Several state governments have requested the Centre to reduce or scrap vaccine quota of 25 per cent given to private hospitals. Rajasthan, Odisha, Chhattisgarh, Kerala, as well as certain north-eastern states have requested the Ministry of Health and Family Welfare to reduce the vaccine quota earmarked for private hospitals in their states as the bulk of the inoculations are being administered through government run healthcare facilities. Several states have seen low levels of private sector inoculations since the beginning of the public immunisation drive.
As per the vaccine coverage policy that came into effect on June 21, the Health Ministry allocated 75 per cent of vaccine doses for government healthcare facilities and 25 per cent for private hospitals. However, these states have said that according to data only 2-5 per cent of the inoculations are being done through private facilities, as mentioned in a report in The Economic Times.
Rajasthan's medical health and family welfare minister Siddharth Mahajan told the daily that private hospitals are barely doing 2 per cent of the inoculations while they have been earmarked 25 per cent of the vaccine doses. He argued that this 25 per cent quota cannot be implemented uniformly in all states. The Rajasthan government has said that each state's share of vaccine doses should come directly to the state, instead of a relatively large percentage being allocated to private hospitals.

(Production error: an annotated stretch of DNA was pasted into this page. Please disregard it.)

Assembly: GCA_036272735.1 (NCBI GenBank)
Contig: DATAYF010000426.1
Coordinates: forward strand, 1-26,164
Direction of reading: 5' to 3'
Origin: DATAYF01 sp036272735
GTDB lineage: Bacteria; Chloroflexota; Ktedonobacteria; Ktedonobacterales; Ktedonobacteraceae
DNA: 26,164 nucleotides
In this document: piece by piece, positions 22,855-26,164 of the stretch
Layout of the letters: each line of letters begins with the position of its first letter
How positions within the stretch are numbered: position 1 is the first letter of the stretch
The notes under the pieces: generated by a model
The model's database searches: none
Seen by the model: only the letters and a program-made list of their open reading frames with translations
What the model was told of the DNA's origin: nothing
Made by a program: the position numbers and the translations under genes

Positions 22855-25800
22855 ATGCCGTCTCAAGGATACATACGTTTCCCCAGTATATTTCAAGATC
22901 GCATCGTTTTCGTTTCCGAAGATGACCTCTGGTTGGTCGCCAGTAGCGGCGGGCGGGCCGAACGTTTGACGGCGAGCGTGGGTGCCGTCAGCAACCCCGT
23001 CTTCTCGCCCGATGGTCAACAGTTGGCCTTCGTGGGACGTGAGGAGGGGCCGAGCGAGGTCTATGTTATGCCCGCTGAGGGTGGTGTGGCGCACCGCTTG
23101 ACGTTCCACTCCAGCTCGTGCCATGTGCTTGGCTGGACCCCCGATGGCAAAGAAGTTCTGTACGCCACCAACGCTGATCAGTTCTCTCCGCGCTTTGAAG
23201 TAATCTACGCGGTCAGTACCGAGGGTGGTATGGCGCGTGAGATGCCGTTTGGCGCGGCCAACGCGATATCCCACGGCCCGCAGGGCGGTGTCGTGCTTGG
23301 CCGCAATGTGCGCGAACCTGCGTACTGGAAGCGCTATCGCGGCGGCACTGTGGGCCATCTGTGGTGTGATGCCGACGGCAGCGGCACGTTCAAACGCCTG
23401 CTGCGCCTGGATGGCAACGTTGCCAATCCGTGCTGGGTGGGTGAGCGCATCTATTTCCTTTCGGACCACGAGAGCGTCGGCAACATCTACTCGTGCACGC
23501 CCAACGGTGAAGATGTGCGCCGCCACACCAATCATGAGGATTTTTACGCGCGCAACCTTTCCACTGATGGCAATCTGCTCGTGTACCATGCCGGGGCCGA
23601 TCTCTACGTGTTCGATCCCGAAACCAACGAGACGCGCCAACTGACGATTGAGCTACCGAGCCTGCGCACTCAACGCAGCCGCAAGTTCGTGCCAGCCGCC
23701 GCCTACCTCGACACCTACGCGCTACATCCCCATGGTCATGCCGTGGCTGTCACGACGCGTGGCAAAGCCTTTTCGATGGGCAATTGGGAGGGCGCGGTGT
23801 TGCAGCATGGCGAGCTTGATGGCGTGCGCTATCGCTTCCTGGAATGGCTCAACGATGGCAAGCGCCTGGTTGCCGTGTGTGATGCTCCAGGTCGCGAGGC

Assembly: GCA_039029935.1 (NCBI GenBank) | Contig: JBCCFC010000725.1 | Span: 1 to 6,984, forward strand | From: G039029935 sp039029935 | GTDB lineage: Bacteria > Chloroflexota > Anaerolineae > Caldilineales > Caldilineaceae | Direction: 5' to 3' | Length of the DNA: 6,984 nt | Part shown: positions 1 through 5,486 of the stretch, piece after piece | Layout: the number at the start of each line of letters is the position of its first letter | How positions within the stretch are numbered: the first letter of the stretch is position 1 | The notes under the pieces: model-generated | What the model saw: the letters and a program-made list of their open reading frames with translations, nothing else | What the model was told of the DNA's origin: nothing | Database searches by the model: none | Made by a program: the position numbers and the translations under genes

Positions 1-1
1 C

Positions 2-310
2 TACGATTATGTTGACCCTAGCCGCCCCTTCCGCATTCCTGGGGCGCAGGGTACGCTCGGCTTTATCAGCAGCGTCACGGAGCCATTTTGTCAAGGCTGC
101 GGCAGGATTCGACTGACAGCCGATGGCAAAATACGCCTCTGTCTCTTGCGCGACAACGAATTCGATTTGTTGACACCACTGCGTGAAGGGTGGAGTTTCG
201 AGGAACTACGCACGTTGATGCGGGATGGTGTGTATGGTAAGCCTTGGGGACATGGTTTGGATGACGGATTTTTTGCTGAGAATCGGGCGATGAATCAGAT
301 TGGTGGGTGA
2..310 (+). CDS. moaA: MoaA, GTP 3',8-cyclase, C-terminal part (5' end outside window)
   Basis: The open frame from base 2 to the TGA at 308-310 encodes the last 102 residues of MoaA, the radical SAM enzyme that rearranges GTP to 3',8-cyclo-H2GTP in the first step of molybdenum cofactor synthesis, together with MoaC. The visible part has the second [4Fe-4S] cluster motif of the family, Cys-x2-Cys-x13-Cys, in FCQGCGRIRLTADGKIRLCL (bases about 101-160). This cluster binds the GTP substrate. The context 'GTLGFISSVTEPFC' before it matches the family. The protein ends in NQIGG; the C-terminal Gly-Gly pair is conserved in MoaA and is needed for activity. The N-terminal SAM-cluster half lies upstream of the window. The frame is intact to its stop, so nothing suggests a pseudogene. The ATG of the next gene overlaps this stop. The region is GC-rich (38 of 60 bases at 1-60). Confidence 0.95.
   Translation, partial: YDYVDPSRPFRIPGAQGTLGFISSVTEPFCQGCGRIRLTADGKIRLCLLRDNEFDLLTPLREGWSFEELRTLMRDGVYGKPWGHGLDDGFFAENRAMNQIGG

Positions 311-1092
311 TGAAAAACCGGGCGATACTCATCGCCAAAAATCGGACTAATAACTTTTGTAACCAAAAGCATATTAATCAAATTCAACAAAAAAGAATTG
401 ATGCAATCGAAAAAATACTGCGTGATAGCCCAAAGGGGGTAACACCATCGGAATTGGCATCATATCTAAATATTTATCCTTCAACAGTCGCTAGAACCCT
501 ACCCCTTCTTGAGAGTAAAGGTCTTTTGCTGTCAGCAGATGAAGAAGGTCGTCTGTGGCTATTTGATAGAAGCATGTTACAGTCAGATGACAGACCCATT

Odisha has asked the Centre to reduce the earmarked quota for private hospitals to 5 per cent, and Chhattisgarh has requested it to be reduced to 10 per cent. Since vaccines are free at government hospitals, small private hospitals in Kerala have reported a sizeable loss of the private sector allocation.
Meanwhile, some states report states such as Maharashtra and Delhi have report up to 50 per cent of inoculations through private healthcare facilities.
Edited by Pronoy Basu
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